The United States has ratcheted up the pressure on Venezuela. On Wednesday, the U.S. Treasury Department sanctioned eight individuals involved in the creation of the Constituent Assembly, the partisan body elected two weeks ago to rewrite the country’s constitution. The international community has broadly condemned Venezuela’s leftist president Nicolás Maduro for convening the Constituent Assembly, which is seen as an attempt by Maduro to decisively sideline the opposition and consolidate his power, pushing Venezuela toward a one-party dictatorship.
Those targeted in the U.S.’s latest round of sanctions are mostly politicians — including the former president Hugo Chavez’s brother — who “participated in actions or policies that undermine democratic processes or institutions,” according to the U.S. Treasury. This latest round of pressure on Venezuela comes after the U.S. slapped sanctions on Maduro himself after the election of the Constituent Assembly — a rare but mostly symbolic move. Thirteen other Maduro associates and high-ranking politicians were hit with sanctions for corruption and undemocratic activities ahead of the vote in July.
So far, the United States has avoided more far-reaching sanctions against Venezuela, a move that could backfire, further depleting the struggling, oil-dependent economy and leaving Venezuelans — who are already suffering — to bear the brunt of the fallout. And it could play right into the hands of Maduro, who rarely misses an opportunity to bash America as meddling Yankee imperialists.
But it’s doubtful these sanctions will be enough to pressure Maduro and his allies to back off their power grab. This week, the Constituent Assembly confirmed itself as the country’s supreme political body, making clear the judiciary and legislative branches can’t challenge its decisions. The body, whose members were sworn-in this weekend, already ousted the country’s attorney general, a former leftist ally turned Maduro critic.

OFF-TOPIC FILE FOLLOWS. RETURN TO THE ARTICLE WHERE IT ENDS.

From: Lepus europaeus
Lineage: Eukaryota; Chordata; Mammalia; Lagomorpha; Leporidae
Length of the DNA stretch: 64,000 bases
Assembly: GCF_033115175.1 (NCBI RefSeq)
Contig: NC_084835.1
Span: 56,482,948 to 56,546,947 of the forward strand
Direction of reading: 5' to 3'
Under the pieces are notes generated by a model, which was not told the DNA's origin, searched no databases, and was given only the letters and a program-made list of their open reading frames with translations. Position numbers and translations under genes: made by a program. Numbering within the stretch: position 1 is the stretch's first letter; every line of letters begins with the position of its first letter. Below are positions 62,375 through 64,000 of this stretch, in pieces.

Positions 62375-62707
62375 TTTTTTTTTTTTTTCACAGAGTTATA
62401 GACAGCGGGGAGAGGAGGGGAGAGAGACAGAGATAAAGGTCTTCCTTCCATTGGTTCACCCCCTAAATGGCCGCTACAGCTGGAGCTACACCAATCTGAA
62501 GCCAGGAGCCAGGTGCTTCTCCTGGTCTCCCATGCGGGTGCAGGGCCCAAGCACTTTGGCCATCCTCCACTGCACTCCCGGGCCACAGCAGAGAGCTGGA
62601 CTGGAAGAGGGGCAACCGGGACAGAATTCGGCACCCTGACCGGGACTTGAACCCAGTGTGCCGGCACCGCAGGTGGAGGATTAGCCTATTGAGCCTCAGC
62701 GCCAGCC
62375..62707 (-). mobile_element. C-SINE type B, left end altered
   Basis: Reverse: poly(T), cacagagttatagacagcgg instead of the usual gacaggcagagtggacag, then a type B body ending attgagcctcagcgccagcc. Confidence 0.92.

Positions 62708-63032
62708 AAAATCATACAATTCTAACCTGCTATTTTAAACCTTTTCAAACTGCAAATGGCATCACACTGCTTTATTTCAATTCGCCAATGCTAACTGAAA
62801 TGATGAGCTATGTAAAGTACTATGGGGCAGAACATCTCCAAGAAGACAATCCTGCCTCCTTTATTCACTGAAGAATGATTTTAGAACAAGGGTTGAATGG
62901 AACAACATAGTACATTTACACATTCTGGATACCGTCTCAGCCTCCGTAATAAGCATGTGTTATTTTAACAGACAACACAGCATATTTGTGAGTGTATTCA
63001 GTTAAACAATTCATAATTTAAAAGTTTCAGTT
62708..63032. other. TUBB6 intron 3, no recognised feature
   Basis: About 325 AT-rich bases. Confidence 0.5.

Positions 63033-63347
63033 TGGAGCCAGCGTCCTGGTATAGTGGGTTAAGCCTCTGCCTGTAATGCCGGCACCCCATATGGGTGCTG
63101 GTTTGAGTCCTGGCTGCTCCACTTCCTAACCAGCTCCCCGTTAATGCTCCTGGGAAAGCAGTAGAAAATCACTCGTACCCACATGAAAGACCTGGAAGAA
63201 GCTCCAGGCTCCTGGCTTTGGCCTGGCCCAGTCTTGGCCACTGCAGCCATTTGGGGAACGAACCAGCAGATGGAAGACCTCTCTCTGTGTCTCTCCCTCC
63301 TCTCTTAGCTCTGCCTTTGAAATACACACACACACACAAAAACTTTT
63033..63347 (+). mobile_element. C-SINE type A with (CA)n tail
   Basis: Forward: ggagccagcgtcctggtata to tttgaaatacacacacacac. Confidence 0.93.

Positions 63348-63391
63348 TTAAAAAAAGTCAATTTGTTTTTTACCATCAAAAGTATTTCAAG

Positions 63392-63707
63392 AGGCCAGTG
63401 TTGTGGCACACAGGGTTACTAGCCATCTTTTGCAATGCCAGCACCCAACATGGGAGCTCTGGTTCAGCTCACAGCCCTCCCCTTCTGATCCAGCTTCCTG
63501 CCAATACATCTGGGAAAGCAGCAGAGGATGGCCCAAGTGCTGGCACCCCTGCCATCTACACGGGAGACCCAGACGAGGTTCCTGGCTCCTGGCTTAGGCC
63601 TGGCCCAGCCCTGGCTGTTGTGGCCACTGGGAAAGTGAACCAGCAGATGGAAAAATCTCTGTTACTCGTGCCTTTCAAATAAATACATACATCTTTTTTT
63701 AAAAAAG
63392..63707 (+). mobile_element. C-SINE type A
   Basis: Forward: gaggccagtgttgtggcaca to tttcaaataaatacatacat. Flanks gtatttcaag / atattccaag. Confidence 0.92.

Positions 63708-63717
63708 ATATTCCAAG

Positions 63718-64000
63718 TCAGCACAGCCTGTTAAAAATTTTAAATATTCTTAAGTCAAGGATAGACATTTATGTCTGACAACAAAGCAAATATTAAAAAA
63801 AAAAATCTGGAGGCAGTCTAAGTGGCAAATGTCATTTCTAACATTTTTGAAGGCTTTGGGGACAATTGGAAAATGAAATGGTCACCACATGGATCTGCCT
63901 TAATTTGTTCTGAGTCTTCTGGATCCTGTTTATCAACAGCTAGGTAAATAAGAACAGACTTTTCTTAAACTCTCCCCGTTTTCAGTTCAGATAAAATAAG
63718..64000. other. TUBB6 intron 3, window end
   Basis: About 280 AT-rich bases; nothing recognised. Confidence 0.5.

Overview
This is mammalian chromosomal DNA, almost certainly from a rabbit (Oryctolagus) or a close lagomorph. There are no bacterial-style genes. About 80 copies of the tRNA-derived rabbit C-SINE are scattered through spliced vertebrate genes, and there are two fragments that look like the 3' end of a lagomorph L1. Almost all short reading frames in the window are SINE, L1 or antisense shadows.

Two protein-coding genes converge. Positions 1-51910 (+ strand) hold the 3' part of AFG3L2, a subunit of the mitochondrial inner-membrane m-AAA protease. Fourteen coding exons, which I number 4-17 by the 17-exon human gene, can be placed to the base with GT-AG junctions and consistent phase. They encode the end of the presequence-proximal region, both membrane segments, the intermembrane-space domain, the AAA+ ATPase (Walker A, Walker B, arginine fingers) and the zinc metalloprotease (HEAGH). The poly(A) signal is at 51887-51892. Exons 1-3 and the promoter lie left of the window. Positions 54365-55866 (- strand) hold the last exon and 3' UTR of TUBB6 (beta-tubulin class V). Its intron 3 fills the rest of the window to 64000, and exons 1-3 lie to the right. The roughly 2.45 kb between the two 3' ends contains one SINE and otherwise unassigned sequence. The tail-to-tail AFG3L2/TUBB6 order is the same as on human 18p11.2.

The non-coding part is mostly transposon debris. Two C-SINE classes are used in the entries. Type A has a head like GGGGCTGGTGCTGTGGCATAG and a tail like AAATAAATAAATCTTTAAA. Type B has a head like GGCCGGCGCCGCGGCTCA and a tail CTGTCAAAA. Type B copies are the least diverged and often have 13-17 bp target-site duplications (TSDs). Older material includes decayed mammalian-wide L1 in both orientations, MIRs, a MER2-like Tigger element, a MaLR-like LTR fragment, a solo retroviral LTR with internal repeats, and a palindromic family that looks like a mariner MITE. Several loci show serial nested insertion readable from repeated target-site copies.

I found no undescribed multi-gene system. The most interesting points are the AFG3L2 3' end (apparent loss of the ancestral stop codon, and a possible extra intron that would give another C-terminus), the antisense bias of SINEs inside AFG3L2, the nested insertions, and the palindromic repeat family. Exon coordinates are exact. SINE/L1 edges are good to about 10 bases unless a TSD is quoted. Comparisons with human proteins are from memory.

The Constituent Assembly’s next, and perhaps most significant target, will be Venezuela’s legislature, the opposition-controlled National Assembly. Indeed, the Constituent Assembly has already established a “truth commission” to investigate “acts of violence carried out with political motives or out of intolerance” — which many critics see as a way to crack down on all dissent. Maduro has said the truth commission may strip lawmakers of immunity, a not-so-veiled threat of prosecution against his political opponents.
Maduro and his allies have consistently blamed the opposition for political violence that has erupted at protests and left more than 120 Venezuelans dead. However, the United Nations said Tuesday that government security forces and pro-government militias are responsible for more than 70 deaths.